2119. A Number After a Double Reversal

Reversing an integer means to reverse all its digits.

• For example, reversing `2021` gives `1202`. Reversing `12300` gives `321` as the leading zeros are not retained.

Given an integer `num`, reverse `num` to get `reversed1`, then reverse `reversed1` to get `reversed2`. Return `true` if `reversed2` equals `num`. Otherwise return `false`.

Example 1:

```Input: num = 526
Output: true
Explanation: Reverse num to get 625, then reverse 625 to get 526, which equals num.
```

Example 2:

```Input: num = 1800
Output: false
Explanation: Reverse num to get 81, then reverse 81 to get 18, which does not equal num.
```

Example 3:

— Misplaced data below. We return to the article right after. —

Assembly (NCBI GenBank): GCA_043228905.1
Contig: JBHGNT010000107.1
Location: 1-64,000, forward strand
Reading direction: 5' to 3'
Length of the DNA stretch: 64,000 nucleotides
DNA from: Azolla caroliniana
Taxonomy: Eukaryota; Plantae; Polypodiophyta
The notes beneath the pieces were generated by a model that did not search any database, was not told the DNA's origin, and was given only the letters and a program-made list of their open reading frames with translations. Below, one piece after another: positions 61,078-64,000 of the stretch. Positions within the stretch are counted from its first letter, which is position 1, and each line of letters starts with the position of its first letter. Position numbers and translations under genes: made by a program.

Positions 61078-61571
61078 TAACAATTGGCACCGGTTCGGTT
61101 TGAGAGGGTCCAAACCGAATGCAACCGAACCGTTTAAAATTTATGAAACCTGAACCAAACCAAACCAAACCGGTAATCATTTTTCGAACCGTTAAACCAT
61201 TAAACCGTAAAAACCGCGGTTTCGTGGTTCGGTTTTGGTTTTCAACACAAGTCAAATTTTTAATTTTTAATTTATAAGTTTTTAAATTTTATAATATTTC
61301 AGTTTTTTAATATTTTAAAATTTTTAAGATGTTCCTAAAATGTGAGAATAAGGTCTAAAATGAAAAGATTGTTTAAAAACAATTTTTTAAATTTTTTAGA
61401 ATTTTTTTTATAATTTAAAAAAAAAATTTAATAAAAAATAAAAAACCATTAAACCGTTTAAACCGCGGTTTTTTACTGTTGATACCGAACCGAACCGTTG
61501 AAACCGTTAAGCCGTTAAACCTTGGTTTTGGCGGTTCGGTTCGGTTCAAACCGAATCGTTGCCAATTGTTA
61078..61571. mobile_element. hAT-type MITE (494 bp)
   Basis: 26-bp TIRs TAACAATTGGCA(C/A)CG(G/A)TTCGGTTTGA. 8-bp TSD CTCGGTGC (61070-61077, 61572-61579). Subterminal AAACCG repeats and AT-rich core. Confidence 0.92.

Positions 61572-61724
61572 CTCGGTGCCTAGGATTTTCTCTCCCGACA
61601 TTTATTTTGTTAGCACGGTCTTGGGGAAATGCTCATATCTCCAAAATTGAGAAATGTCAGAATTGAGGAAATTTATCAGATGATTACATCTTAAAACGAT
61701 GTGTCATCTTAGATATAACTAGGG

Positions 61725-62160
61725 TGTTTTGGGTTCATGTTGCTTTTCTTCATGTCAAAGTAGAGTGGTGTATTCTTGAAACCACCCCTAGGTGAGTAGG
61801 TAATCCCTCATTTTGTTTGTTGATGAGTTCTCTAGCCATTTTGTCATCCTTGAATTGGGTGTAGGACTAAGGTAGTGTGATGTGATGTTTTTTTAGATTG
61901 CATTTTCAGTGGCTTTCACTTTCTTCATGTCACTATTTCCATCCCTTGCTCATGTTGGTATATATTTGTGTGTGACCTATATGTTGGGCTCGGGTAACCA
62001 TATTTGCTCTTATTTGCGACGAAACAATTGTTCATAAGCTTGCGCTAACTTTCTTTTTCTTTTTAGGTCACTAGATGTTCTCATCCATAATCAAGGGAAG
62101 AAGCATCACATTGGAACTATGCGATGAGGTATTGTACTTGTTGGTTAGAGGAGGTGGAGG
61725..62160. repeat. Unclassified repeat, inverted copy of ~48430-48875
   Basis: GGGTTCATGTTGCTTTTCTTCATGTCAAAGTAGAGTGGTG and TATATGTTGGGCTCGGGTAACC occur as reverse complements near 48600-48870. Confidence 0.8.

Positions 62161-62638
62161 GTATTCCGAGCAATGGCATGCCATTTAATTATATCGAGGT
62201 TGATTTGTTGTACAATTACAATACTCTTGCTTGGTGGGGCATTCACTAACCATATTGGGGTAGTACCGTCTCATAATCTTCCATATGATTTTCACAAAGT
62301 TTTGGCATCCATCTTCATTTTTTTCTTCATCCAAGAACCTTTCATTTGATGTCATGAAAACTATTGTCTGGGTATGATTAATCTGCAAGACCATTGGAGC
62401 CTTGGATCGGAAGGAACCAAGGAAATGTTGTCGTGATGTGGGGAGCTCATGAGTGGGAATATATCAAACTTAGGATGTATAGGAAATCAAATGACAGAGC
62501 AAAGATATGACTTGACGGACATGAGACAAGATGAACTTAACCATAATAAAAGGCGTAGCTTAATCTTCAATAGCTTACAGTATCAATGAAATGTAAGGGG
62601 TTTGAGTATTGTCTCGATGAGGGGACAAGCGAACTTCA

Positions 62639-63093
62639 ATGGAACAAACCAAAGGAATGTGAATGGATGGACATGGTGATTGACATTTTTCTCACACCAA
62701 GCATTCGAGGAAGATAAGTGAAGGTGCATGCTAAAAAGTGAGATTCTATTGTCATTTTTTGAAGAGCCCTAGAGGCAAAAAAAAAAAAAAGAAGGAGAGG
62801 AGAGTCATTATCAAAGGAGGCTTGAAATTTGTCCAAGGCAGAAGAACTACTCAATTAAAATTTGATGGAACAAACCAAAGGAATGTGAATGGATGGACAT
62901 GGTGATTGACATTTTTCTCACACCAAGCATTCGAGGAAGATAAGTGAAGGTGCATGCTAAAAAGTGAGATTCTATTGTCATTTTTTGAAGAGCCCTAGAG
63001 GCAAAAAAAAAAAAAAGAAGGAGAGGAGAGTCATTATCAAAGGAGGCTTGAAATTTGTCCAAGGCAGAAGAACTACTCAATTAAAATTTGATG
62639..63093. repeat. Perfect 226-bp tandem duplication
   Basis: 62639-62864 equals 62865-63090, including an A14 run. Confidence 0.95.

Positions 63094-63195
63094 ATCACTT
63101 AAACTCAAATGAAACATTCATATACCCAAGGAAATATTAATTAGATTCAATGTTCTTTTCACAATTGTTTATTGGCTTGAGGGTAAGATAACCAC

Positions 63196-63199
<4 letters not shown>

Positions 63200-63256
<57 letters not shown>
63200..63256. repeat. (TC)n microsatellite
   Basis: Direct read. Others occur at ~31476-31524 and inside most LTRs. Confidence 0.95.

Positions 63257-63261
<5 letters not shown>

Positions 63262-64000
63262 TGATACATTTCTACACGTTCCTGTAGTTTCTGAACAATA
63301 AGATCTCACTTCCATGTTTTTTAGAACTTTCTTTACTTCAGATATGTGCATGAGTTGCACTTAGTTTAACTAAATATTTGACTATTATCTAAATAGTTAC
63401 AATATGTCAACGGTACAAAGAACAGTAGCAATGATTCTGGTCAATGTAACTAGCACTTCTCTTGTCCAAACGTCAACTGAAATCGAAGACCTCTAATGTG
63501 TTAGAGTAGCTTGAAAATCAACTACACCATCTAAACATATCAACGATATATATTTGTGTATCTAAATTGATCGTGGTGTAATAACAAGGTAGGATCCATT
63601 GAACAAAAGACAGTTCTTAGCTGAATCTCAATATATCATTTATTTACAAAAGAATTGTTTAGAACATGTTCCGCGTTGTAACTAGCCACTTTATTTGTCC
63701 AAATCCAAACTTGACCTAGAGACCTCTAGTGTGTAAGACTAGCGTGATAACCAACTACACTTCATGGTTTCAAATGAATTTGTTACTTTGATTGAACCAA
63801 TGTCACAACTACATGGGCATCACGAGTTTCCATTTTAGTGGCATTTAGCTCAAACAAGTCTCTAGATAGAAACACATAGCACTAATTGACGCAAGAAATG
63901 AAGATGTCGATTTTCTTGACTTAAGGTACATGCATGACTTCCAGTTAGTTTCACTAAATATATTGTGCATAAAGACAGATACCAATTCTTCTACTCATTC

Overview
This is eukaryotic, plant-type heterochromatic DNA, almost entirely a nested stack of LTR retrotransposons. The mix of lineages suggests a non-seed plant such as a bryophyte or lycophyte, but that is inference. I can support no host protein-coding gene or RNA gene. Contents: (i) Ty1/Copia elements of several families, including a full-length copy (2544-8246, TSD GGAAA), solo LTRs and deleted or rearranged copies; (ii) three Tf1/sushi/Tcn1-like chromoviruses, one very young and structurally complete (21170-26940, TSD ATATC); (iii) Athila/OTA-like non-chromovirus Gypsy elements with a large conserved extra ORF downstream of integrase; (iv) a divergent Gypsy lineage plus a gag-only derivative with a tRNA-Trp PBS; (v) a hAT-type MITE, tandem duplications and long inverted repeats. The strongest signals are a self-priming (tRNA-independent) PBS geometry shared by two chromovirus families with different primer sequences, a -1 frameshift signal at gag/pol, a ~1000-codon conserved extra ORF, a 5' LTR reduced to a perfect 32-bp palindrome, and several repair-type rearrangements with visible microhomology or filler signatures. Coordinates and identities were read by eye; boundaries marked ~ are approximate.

```Input: num = 0
Output: true
Explanation: Reverse num to get 0, then reverse 0 to get 0, which equals num.
```

Constraints:

• `0 <= num <= 106`

2119. A Number After a Double Reversal
``````struct Solution;

impl Solution {
fn is_same_after_reversals(num: i32) -> bool {
num == 0 || num % 10 != 0
}
}

#[test]
fn test() {
let num = 526;
let res = true;
assert_eq!(Solution::is_same_after_reversals(num), res);
let num = 1800;
let res = false;
assert_eq!(Solution::is_same_after_reversals(num), res);
let num = 0;
let res = true;
assert_eq!(Solution::is_same_after_reversals(num), res);
}
``````